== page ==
Clubs can often give out false information about the fitness status of players in the run up to big games to throw their opponents onto a false trail so there is an argument that advantages, however slim, can be gained by surveillance. Whether it is cricket or not is another question, one harder to answer.

It seems Bielsa was genuine when he says he never expected this furore. Pep Guardiola concurred.

"In other countries everyone does it," the Manchester City manager said. "In other countries they (training grounds) are open. In Munich there were people with cameras watching what we do."

Pochettino also backed his old boss:

"Here maybe it is a little bit weird," he said, "but...that happened 30 years ago in Argentina...it is not a big issue or a big deal."

Some years ago I was living in Italy and would watch one of the best sides in Europe at the time, Parma - Gianfranco Zola, Tomas Brolin, Faustino Asprilla et al, training openly in the city's Cittadella park once a week before signing autographs for fans.

That season Arsenal went on to beat them in the European Cup-Winners Cup Final in Copenhagen. Master tactician George Graham probably did not need my insider knowledge anyway.

Liverpool's Melwood training ground is famously so open that Colombian university student Juan Carlos Osorio rented a room in an adjoining house to observe their methods. The same man went on to coach Mexico at last summer's World Cup where they beat holders Germany and is now manager of Paraguay.

Jurgen Klopp however said the last two training sessions before a match should be kept private.

"You change a lot of things, you train on the set-pieces, you use the players available for the weekend, it's not for anybody else" he said, sentiments echoed by Crystal Palace's Roy Hodgson.

Swansea coach Graham Potter on the other hand disagreed. "I have no problem with it," he admitted "It's not something I am too bothered about."

"Watching teams on the sly is nothing new in football," agreed Alan Shearer, who said he deliberately placed penalties in the wrong places while training before overseas away fixtures in the host stadium because he was sure someone was watching him.

The Newcastle legend however drew a distinction between accessible training sessions and deliberately breaching or looking over erected privacy barriers, as happened at Derby.

Yet the revelation of Bielsa's practices does shine a little torchlight upon the hidden face of the sport, one of many practices which go on in the shadows and are not discussed in public. For that reason the reaction from those inside the game, ex-players and managers, has not been one of hysterical condemnation or demands for punishment.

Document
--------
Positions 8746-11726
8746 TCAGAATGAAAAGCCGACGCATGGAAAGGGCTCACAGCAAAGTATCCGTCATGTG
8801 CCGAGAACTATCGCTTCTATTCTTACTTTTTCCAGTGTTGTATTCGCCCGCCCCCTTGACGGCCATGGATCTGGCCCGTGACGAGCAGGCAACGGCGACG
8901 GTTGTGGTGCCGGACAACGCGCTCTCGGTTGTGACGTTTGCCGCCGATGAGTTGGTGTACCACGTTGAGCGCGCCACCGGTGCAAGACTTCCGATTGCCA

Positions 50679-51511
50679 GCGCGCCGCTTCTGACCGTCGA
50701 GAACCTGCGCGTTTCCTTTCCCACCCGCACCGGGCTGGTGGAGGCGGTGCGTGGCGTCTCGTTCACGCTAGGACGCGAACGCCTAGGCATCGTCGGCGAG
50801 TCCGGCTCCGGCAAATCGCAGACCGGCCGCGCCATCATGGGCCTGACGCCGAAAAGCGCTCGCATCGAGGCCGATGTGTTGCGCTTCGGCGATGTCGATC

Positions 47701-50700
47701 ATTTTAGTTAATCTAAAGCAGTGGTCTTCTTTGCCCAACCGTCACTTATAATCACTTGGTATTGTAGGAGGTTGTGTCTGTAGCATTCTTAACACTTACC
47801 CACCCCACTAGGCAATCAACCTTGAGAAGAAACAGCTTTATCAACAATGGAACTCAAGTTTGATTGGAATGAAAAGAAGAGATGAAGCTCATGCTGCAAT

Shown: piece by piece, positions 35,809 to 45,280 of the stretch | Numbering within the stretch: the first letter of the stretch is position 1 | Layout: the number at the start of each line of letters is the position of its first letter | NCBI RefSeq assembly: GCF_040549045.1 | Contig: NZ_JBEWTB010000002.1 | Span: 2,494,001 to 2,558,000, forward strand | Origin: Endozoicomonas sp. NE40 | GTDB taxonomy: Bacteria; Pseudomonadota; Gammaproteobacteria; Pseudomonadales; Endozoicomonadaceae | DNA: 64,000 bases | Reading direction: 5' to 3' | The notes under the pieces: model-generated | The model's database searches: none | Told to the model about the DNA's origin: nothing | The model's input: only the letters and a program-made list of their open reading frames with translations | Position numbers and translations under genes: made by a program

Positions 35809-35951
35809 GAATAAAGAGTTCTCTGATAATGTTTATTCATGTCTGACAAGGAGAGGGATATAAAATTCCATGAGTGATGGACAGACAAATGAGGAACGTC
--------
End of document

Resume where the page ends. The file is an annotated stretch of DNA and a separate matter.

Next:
The general consensus is that a man with binoculars on a hill was not quite within the spirit of the game and that someone should have a quiet word with Bielsa. At at the same time we ruefully acknowledge as Hull manager Nigel Adkins said, that "You can't keep secrets in football anymore."

From the tapping up of players to top stars sitting out cup games or mysteriously withdrawing from international duty, agents enticing managers to field their men, clubs tipping off loyal journalists in order to fulfil their ghastly media strategies or worst of all players accepting money from betting syndicates to influence outcomes, there are many things which happen in the shadows that the public simply does not witness.

For that reason alone, Spygate is the story of the season, a reminder that the game we think we know inside and out is not all that it appears to be.

Bielsa must be believed when he admits he is shocked by the reaction to his methods.

He should be commended for his honesty, although perhaps not his cultural sensitivity. Since the Derby revelation, 11 sides in the Championship have complained about spying by Leeds.

If we are all to accept this as part of the English game, there remains some convincing to be done, even if as universally accepted, no law has been transgressed.

If Leeds are playing Premier League football next season, the precious clubs of England's top division will doubtless be on the lookout for Bielsa's men and already heightening their walls, creating no-fly zones and planning to spike the Argentinian's covert operations with their own special forces.

Breaching the defences surrounding Manchester United's Carrington training complex will be like an attack on the Death Star, but be sure that Bielsa, like the young Luke Skywalker, will be up for the challenge.

In this age of cellphones, drones and the internet it is hard to believe there are any big secrets clubs can conceal in closed training sessions anyway. As Guardiola confirmed,

"Everyone is spying on everyone, on the personal lives of this man or woman. Everywhere is like this."

I actually do not live too far from Chelsea's training ground, and know the environs as I once did a junior coaching course there while it still belonged to the Surrey F.A.

If the weather is nice maybe I will pop down tomorrow with my bird-watching binoculars and see if I can figure out why Maurizio Sarri is playing Eden Hazard out of position and cannot motivate his team.

Bielsa has led the way again.

(c) Sean O'Conor & Soccerphile